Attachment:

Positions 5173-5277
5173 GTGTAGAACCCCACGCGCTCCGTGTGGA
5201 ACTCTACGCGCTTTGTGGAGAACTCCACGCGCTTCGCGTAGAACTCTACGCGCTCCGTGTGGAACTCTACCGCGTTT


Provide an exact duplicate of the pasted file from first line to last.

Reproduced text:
Positions 5173-5277
5173 GTGTAGAACCCCACGCGCTCCGTGTGGA
5201 ACTCTACGCGCTTTGTGGAGAACTCCACGCGCTTCGCGTAGAACTCTACGCGCTCCGTGTGGAACTCTACCGCGTTT